Latest Rail News

L.B. Foster Company Pittsburgh, Pa., was awarded a $5.3-million contract by the Northern New England Passenger Rail Authority (NNEPRA) to supply 5,561 tons of rail for the Downeaster-Portland North Project. NNEPRA is using a $35-million grant from the American Recovery and Reinvestment Act to help fund the project's 26.4-mile track rehabilitation and expansion between Portland and Brunswick, Maine. The new Downeaster line will offer improved Amtrak service within the area and south to Boston.

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Work on railroad crossings and rail lines near downtown Fort Worth, Texas, could begin as soon as spring if the Tower 55 project is awarded federal funding, officials told the Star-Telegram. Officials from Fort Worth-based BNSF and Omaha, Neb.-based Union Pacific appeared cautiously optimistic that the project will make the cut for federal transit grants. A decision is expected in Washington in the fall.

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Generators drown out the quiet, slow moving Elkhorn River these days. It's a dramatic difference from the roaring, rushing water as Norfolk, Neb., flooded in June, local media report.

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August 6-8, Metro in Washington, D.C., will upgrade its track on the Red and Green lines to improve reliability and service. As a result of this crucial work aimed at keeping the railroad in a state of good repair, riders can expect delays between 20 and 40 minutes. 



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Railroad maintenance activities are planned at Batavia Street between Angus and Walnut Avenue in the City of Orange, Calif., starting on Friday, August 20, at 8:00 p.m., and continuing until 8:00 p.m. Saturday, August 21. No service delays expected.

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Wright County, Iowa, Economic Development Director Dennis Bowman and Hamilton County Supervisor Doug Bailey talked to the Wright County Board of Supervisors about a proposed 280-acre business park in Hamilton County with access to the Canadian National Railway, the Belmond Independent reports.

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A Clinton County, Ohio, railroad crossing has been called "a dire safety hazard" and a "very dangerous intersection" by current and former railroad safety advocates, as well as by one Ohio foundation that works to make the nation's railways safer, the News Journal reports.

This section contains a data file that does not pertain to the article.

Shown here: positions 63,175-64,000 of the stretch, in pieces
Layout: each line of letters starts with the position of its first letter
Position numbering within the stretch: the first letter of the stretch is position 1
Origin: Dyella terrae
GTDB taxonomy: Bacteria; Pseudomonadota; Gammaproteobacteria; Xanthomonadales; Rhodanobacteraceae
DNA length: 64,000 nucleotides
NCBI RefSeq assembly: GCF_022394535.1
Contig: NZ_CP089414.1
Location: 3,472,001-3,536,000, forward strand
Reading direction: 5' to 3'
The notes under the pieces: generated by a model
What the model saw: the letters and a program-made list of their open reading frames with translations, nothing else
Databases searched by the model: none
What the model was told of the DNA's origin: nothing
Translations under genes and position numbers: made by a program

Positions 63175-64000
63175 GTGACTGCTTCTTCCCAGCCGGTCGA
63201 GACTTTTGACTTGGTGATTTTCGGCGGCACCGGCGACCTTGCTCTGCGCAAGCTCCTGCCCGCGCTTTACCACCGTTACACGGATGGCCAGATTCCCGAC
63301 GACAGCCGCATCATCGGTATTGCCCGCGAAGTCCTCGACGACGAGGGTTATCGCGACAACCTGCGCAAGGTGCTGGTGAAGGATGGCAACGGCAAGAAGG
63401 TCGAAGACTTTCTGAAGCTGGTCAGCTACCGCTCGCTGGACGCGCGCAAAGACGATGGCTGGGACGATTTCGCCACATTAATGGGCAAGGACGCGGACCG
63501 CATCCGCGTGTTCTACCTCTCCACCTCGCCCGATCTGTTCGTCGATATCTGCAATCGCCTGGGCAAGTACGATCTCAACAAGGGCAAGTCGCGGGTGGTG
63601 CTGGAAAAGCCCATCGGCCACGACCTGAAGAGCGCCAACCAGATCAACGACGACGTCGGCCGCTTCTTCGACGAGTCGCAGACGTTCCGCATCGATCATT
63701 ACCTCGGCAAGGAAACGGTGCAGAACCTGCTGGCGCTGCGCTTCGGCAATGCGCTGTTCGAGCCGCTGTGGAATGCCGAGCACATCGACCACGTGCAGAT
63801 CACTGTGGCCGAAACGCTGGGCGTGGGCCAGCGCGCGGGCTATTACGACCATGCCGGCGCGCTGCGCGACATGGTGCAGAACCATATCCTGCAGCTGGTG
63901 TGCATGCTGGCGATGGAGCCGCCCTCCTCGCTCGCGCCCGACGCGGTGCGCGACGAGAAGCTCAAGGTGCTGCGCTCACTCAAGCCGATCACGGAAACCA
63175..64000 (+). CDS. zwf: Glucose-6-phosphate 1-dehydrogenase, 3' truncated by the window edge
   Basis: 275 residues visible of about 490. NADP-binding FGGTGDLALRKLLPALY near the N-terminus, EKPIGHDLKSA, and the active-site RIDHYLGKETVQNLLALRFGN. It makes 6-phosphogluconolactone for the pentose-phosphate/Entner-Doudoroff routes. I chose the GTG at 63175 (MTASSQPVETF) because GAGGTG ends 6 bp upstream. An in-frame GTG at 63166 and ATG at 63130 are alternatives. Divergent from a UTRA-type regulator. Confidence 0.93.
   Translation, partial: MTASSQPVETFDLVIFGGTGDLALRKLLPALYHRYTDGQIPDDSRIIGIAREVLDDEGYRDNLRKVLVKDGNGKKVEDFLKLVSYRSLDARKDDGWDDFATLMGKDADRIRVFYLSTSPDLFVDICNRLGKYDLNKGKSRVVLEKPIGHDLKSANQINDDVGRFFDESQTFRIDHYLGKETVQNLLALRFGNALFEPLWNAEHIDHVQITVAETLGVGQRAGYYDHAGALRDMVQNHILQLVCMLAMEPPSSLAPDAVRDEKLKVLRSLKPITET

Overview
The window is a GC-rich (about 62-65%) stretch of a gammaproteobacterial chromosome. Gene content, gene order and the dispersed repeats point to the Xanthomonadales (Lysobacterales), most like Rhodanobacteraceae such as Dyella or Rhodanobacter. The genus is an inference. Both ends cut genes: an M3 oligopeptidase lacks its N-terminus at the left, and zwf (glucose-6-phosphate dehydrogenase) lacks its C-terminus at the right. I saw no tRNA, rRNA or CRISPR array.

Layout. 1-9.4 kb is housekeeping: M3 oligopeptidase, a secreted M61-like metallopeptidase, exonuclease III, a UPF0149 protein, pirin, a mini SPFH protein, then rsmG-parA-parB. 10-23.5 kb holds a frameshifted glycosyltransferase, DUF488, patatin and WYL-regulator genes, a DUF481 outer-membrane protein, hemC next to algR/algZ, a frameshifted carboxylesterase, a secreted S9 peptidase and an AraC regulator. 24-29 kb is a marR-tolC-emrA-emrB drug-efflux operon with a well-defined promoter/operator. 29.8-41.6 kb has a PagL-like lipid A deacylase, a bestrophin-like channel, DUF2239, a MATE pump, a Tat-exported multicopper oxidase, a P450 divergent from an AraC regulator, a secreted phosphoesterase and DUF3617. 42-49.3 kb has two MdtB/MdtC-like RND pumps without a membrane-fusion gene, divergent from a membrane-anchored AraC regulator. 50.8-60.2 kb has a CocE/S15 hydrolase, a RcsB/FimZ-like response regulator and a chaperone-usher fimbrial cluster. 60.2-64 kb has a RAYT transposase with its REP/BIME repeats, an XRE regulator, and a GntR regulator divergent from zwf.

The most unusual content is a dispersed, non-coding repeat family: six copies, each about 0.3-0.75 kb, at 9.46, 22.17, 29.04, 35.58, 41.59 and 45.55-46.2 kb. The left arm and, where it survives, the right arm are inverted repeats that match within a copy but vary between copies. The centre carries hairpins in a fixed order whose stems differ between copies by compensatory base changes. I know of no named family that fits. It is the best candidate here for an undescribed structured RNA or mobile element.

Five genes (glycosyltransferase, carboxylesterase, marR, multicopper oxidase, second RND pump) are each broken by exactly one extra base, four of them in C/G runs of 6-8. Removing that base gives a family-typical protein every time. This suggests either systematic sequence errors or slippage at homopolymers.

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The BART website (www.bart.gov) went live with new trip planning functions, including bicycle directions and station area points of interest that use the Google Maps API. In addition to walking and driving directions, visitors now can get bicycling directions between BART and any address using the BART QuickPlanner. They can also get more information about points of interest near BART stations, including directions, using the Neighborhood Map tab on any station page.

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The North Dakota Public Service Commission is working to arrange a meeting with BNSF, the City of Bismarck and Fraine Barracks after residents close to the barracks crossing complained the work to make the crossing private is taking too long, the Bismarck Tribune reports.

The train whistles are still blowing and some residents are frustrated that construction and legal work are taking so long after the commission signed its order May 19. The order doesn't make Fraine Barracks a private crossing by default, but it does make the crossing private once certain conditions have been met.

BNSF is working with the city to hash out a contract that will detail what maintenance the city is responsible for and what liabilities it will have once the crossing is private. The city is unable to start construction until the agreement is signed. City officials would not say Wednesday how long they've been working on the contract or when they received it. City Attorney Charles Whitman would not say what liabilities the city would be forced to take on through the contract. But in an e-mail to PSC staff, City Administrator Bill Wocken said it "indemnifies the railroad from almost all real or imagined events."

The commissioners set a tentative meeting with the three parties for Aug. 24.

Commission Chairman Kevin Cramer questioned whether BNSF was unhappy with the agreement and "stonewalling the process."

BNSF's attorney during the hearing, Stephen Plambeck, said, "No I don't think that what's going on at all." Rather, he said, the agreement was simply still being worked out.

BNSF did not appeal the commission's order, but Commissioner Tony Clark questioned, "how formally that opportunity was presented to them." Cramer said the company is sufficiently legally represented to be informed of the process.

Regardless of what is causing the hold-up, nearby residents want the whistles to stop.

"They're (BNSF) just dragging their feet on this and a lot of people in western Bismarck are upset," said Highland Acres resident Jim Christianson. "The agreement was signed over two months ago, and the needed improvements could be completed in less than a week."

Wocken said the contract has taken longer to work out than the city desired.

"To say we have not achieved any real progress at this point would be very close to correct, as the whistles keep blowing," Wocken said in his email to PSC staff. "We have not lost our resolve to continue to work of this process, but it is very slow going."

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In 1935, Cyrus Holland founded Holland Co, now Holland LP, to supply railroad car snubbers to the industry. Today, Holland is celebrating 75 years in the railroad supply business.

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